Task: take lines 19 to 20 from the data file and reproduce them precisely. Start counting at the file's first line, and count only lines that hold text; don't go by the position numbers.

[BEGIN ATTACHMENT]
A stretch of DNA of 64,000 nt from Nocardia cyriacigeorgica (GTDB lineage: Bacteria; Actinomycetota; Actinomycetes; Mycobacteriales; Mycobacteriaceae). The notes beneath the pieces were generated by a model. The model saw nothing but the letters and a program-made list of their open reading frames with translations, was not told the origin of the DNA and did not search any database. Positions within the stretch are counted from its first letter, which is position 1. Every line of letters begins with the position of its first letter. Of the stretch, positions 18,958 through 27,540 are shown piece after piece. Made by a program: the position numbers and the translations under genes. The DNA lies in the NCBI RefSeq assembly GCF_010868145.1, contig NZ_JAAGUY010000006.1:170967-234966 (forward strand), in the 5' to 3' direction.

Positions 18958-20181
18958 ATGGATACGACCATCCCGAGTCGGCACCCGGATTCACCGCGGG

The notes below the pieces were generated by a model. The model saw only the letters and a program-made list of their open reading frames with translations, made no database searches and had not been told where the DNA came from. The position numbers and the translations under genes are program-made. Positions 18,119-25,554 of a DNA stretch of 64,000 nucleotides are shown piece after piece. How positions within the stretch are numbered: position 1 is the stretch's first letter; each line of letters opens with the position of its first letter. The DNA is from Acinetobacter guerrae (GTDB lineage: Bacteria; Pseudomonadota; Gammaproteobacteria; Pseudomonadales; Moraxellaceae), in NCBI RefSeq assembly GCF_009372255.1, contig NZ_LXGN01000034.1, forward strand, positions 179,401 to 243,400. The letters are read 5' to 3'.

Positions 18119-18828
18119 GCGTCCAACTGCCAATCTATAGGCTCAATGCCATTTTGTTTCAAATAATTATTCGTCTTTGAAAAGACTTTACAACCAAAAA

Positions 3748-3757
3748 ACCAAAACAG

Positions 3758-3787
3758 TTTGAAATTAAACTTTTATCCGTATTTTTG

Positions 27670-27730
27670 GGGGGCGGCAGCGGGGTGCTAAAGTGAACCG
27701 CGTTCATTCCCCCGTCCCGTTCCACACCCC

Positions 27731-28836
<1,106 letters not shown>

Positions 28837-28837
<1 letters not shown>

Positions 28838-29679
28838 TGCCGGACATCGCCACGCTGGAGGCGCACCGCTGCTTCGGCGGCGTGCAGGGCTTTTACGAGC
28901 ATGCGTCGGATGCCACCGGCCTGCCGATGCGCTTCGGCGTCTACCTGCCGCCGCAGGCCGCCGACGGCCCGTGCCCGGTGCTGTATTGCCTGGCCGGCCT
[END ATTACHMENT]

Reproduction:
28838 TGCCGGACATCGCCACGCTGGAGGCGCACCGCTGCTTCGGCGGCGTGCAGGGCTTTTACGAGC
28901 ATGCGTCGGATGCCACCGGCCTGCCGATGCGCTTCGGCGTCTACCTGCCGCCGCAGGCCGCCGACGGCCCGTGCCCGGTGCTGTATTGCCTGGCCGGCCT